What should we teach our children about what babies eat?
When adults say they’re just trying to protect the children from the sight of a breastfeeding mother, it makes me wonder about what they think they’re teaching their children. The norm for our species is this: Babies eat human breast milk from their mother’s breast on cue. It really is that simple. Babies do not eat at scheduled times and since breastfed babies process milk faster than formula fed infant, they need to eat more frequently. How long do babies breastfeed? The American Academy of Pediatrics (AAP) recommends exclusive breastfeeding for the about first six months of a baby’s life with no additional food or water or substitutes for the short and long term health of the baby and mother. The AAP, along with the World Health Organization and UNICEF, recommend breastfeeding for at least 12 months and then continuing breastfeeding for as long as mutually desired by mother and baby. The WHO recommends breastfeeding along with appropriate complementary foods up to two years of age or beyond.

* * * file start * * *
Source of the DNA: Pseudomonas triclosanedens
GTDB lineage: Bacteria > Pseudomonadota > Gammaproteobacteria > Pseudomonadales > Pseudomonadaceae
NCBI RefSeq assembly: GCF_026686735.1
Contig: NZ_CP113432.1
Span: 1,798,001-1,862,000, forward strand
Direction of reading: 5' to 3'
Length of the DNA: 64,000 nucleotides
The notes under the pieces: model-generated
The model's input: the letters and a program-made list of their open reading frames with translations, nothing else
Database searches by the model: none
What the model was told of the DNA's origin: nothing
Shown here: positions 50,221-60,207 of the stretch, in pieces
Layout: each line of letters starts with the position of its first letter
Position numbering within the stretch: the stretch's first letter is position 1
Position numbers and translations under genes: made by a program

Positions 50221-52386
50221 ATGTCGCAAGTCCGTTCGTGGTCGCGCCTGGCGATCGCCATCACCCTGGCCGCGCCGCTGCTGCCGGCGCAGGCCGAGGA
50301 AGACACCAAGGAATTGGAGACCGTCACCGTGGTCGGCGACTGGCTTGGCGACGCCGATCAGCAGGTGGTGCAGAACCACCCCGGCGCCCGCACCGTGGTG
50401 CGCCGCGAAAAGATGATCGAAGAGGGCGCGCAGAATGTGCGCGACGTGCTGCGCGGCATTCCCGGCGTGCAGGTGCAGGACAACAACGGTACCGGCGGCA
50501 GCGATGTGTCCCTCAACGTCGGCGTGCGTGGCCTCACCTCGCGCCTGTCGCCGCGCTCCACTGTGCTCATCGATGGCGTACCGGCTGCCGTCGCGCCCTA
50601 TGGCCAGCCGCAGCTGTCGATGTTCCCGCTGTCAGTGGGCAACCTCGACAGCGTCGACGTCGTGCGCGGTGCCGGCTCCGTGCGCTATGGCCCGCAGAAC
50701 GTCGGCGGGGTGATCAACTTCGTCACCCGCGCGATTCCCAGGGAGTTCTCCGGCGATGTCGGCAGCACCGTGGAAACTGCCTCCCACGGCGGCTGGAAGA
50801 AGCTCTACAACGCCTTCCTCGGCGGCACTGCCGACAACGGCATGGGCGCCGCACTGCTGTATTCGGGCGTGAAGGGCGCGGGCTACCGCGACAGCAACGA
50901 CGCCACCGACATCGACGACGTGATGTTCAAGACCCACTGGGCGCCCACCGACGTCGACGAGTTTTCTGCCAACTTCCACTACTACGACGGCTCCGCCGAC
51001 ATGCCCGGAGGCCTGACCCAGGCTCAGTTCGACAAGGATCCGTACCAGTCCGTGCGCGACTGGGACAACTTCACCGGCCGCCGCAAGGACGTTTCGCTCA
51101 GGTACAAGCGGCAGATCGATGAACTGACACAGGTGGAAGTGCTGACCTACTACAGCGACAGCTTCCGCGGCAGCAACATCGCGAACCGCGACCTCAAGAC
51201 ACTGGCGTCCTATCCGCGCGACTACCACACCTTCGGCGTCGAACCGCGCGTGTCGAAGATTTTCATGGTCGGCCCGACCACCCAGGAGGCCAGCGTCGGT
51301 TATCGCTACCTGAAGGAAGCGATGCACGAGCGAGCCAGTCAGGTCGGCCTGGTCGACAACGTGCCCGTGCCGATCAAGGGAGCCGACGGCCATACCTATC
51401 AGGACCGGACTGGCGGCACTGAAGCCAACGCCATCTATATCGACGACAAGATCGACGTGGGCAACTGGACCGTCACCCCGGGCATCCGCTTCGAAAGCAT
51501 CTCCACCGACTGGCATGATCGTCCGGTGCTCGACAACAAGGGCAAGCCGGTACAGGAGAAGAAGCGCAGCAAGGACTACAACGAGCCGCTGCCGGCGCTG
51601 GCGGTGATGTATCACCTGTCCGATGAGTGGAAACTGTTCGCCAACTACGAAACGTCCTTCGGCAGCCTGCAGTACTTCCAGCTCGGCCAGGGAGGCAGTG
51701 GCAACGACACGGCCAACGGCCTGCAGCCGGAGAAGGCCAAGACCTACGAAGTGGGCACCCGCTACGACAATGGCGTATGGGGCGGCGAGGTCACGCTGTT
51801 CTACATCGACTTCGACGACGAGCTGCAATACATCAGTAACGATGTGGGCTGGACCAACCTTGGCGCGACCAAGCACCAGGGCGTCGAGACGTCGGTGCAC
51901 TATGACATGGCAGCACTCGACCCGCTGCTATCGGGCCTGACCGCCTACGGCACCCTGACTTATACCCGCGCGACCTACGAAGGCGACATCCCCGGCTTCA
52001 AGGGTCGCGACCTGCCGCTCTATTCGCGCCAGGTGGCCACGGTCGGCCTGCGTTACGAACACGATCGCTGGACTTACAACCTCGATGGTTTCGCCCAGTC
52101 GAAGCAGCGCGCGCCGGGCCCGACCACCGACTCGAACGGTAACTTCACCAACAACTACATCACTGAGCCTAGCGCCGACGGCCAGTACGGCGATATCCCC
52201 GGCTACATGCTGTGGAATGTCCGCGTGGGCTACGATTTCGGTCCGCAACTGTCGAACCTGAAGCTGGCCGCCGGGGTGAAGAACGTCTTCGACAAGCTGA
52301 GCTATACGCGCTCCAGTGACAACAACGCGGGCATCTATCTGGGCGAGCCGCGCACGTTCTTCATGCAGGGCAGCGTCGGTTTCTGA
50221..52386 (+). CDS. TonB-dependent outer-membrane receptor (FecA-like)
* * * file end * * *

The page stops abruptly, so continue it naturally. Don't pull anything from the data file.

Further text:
Breasts are for feeding and there is no shame in it. Does anyone hide the sight of a cat or dog or farm animal feeding their young from their children? No. Even Sesame Street & Mister Rodgers teaches children about breastfeeding. Human breasts are not obscene and Utah state law agrees.
Andrea was doing exactly as she should as a responsible, caring mother, following the recommendations for her baby and meeting their needs.